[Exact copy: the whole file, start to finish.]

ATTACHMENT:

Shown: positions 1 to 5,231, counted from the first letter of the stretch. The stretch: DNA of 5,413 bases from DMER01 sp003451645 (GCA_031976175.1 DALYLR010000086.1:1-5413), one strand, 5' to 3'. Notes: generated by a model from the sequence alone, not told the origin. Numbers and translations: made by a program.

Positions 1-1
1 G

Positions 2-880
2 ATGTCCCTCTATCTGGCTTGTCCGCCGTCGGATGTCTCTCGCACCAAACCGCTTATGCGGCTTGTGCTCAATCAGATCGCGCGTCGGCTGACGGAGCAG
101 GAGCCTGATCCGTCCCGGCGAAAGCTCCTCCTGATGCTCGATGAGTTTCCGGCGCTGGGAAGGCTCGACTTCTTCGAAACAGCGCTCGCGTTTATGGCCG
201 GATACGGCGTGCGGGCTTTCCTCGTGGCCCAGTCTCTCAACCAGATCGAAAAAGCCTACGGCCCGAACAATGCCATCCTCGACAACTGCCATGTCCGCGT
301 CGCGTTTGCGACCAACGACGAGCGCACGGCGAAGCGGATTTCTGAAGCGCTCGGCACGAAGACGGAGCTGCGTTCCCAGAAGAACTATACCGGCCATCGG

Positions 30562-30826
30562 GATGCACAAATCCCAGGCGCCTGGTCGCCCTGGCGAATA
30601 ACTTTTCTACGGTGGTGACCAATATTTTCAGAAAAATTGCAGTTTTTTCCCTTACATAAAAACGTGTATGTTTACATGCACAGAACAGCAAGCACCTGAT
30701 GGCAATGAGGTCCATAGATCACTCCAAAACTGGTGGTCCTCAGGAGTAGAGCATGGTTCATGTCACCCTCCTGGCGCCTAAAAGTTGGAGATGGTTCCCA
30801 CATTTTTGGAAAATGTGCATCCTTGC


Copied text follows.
Shown: positions 1 to 5,231, counted from the first letter of the stretch. The stretch: DNA of 5,413 bases from DMER01 sp003451645 (GCA_031976175.1 DALYLR010000086.1:1-5413), one strand, 5' to 3'. Notes: generated by a model from the sequence alone, not told the origin. Numbers and translations: made by a program.

Positions 1-1
1 G

Positions 2-880
2 ATGTCCCTCTATCTGGCTTGTCCGCCGTCGGATGTCTCTCGCACCAAACCGCTTATGCGGCTTGTGCTCAATCAGATCGCGCGTCGGCTGACGGAGCAG
101 GAGCCTGATCCGTCCCGGCGAAAGCTCCTCCTGATGCTCGATGAGTTTCCGGCGCTGGGAAGGCTCGACTTCTTCGAAACAGCGCTCGCGTTTATGGCCG
201 GATACGGCGTGCGGGCTTTCCTCGTGGCCCAGTCTCTCAACCAGATCGAAAAAGCCTACGGCCCGAACAATGCCATCCTCGACAACTGCCATGTCCGCGT
301 CGCGTTTGCGACCAACGACGAGCGCACGGCGAAGCGGATTTCTGAAGCGCTCGGCACGAAGACGGAGCTGCGTTCCCAGAAGAACTATACCGGCCATCGG

Positions 30562-30826
30562 GATGCACAAATCCCAGGCGCCTGGTCGCCCTGGCGAATA
30601 ACTTTTCTACGGTGGTGACCAATATTTTCAGAAAAATTGCAGTTTTTTCCCTTACATAAAAACGTGTATGTTTACATGCACAGAACAGCAAGCACCTGAT
30701 GGCAATGAGGTCCATAGATCACTCCAAAACTGGTGGTCCTCAGGAGTAGAGCATGGTTCATGTCACCCTCCTGGCGCCTAAAAGTTGGAGATGGTTCCCA
30801 CATTTTTGGAAAATGTGCATCCTTGC